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P.S. 133 William A Butler

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P.S. 133 William A Butler

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Reviews (8)

  • Review from the Spring 2024 Early Education Survey

    REVIEW: The Spanish dual-language teacher, Ms. Vicco, is wonderful. She is outstandingly calm and nurturing. A big reason we picked PS133 is because they have diversity in admissions, and my child's class is very diverse in terms of culture, race, gender, and class. My child has learned a lot of Spanish vocabulary despite us not speaking Spanish regularly at home. The class size is relatively large - 19 students - which is sometimes overwhelming for him (but typical of public school classes). The kids play in the yard or the gym every day. There seems to be a lot of screen time in the "special" classes (music / drama / science) but not in the regular class. The teachers, counselors, and principal have all been responsive when I reported physical aggression against my child from other children. My child has made good friends and seems confident and happy. Overall it's been a good experience and we're returning for kindergarten.; Amenities: Has outdoor space, Has after-school options, Provides meals; What would you change? Less screen time / more communication about when/where/how much screen time is used.
  • Experiences with PS 133?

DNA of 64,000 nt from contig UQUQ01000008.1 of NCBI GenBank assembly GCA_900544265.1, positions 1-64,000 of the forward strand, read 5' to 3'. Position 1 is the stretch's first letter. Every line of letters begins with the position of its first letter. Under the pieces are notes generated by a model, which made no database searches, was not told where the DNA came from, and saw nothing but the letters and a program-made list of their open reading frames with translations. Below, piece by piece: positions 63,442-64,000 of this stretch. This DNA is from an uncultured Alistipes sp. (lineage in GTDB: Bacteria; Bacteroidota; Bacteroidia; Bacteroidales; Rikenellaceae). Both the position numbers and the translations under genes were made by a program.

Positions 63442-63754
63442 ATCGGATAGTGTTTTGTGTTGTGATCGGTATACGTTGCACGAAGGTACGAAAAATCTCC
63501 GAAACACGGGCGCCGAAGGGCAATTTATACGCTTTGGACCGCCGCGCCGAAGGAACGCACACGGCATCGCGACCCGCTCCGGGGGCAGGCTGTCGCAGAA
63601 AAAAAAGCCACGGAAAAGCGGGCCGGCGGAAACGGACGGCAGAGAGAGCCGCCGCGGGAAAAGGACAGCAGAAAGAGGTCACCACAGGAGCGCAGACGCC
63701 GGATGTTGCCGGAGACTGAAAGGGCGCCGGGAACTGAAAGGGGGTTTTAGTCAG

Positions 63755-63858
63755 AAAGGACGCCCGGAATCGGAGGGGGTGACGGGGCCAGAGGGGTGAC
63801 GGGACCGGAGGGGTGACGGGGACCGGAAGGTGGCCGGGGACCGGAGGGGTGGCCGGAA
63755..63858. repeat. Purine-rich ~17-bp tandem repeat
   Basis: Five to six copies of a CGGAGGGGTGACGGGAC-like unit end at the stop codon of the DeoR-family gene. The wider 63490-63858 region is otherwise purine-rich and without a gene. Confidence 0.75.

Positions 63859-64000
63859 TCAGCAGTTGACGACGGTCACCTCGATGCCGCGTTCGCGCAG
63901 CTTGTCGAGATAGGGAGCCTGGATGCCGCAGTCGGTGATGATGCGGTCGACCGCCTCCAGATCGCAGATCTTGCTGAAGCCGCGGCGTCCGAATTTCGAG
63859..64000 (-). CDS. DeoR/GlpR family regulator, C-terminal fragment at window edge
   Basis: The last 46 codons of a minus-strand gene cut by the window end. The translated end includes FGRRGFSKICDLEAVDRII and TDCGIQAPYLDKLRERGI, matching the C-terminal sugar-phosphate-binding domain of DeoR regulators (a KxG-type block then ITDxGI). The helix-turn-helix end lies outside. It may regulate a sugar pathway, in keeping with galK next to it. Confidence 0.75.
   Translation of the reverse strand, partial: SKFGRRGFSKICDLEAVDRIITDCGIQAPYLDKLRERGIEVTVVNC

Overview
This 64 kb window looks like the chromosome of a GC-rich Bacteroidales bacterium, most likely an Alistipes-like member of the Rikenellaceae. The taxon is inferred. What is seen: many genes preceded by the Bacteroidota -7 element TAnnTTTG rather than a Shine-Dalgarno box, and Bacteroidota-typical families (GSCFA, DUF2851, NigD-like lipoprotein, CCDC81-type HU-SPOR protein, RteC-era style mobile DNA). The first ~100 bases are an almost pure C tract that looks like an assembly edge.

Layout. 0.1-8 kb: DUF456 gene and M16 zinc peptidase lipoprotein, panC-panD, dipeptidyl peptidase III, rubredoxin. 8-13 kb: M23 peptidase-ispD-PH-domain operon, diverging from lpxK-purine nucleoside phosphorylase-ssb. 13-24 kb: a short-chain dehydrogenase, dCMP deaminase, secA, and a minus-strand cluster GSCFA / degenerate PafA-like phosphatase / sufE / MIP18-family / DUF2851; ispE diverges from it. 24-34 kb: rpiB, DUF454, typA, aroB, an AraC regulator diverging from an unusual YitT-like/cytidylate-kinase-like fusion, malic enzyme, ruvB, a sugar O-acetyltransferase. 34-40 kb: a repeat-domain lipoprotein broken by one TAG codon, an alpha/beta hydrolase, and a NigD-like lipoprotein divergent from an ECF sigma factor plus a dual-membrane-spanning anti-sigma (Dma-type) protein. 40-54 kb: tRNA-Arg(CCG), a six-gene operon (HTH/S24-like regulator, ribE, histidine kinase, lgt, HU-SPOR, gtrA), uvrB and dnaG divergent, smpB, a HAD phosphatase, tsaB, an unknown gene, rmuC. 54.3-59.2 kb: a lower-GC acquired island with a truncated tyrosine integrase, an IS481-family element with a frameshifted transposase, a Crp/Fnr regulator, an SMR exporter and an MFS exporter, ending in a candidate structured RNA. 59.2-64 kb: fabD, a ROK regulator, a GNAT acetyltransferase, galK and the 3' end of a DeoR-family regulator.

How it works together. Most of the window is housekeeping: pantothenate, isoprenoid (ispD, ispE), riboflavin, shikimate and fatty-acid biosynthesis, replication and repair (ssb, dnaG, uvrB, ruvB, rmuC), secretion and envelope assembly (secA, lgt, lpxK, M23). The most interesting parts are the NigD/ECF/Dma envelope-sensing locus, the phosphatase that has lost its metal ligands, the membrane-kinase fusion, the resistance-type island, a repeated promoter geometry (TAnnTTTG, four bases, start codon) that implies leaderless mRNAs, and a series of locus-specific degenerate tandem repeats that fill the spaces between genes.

Hi, my kid is at PS133 in the dual language Spanish PreK. We've been happy with the program and she will be staying for kindergarten. I'll preface it with: she's a pretty typical kid, and very social. I think in general school goes well for her. I've already talked to a few parents privately, but I'll summarize what we've discussed. The school has been warm and welcoming. The parent coordinator is great, and there's a strong PTA. They are really working hard to reestablish the community feeling that was hard to maintain in pandemic isolation. Since it's not a zoned school, kids live in many different neighborhoods. It has a lot of diversity racially and economically. There are three Pre-K classrooms. One is DLP Spanish. They do not have a separate entrance, but you are able to walk your child all the way in to their classroom. PreK is on the ground floor. There are windows in the classroom. There's a privacy screen on the outside, so people on the sidewalk can't see in, but the kids can definitely see out. Pre-K feels very play based. There's tons of toys and different stations for them to use. There's a play kitchen, blocks, costumes, dramatic play, and lots of other fun things. They have a screen in the classroom and I've seen them play dance videos that the kids dance along to. They get very excited about that. Pre-K still has rest time, so the kids have mats they lay on for 30-40 minutes. I don't know if any of them actually sleep, but at least there is downtime. The only time I heard my kid actually slept was when she was developing an ear infection and wasn't feeling well. I ended up picking her up right after rest that day! As far as academics, they do practice writing their names every day, when they "sign in" each morning. My kid's name still looks pretty hard to read, but some of the kids can write their first and last names. My daughter has a Dec 31 birthday, so she's the very youngest in Pre-K. In some respects, you can tell with her ability to write, etc. The teachers don't seem to care though, and just meet her where she is. They have a monthly "homework" assignment too. To be honest, this is really homework for the parent, because the kid wanders off and doesn't complete it. Or they "help." It's usually something like sending home a picture of a turkey, and you get to decorate it. Or the February one was making something for the 100th day of school. I've heard the school gets more academic in the later grades with more homework, but I don't have a sense of that in Pre-K. People have told me the dual language gets more intense in 1st grade, with more instruction happening in the second language. In Pre-K it's just exposure to the second language and not a dedicated amount of time spent in Spanish. The playgrounds are nice, and they go outside very day unless weather is really bad. There's also a lot of dance and movement things in their classroom. They also have separate music, dance, and drama teachers. They leave the classroom to do those activities on different days. My kid goes to the after school program (Kids Orbit) and they usually spend some of that time on the playground too. She comes home tired, in a good way. Communication with her teacher has been great. There's an app you can use, or you can email her. She's also available to chat for a few minutes at drop-off. They've encouraged parents back in the building this year so we've been able to come in and do art projects with the class, read books to the class, and go to their holiday show (which was super adorable). There are community events for the parents as well. There was a parent talent show in December, and jazz night in the auditorium, a garden clean up day, etc. I'm sure it's not the perfect school for every kid, but for my kid it's working out well.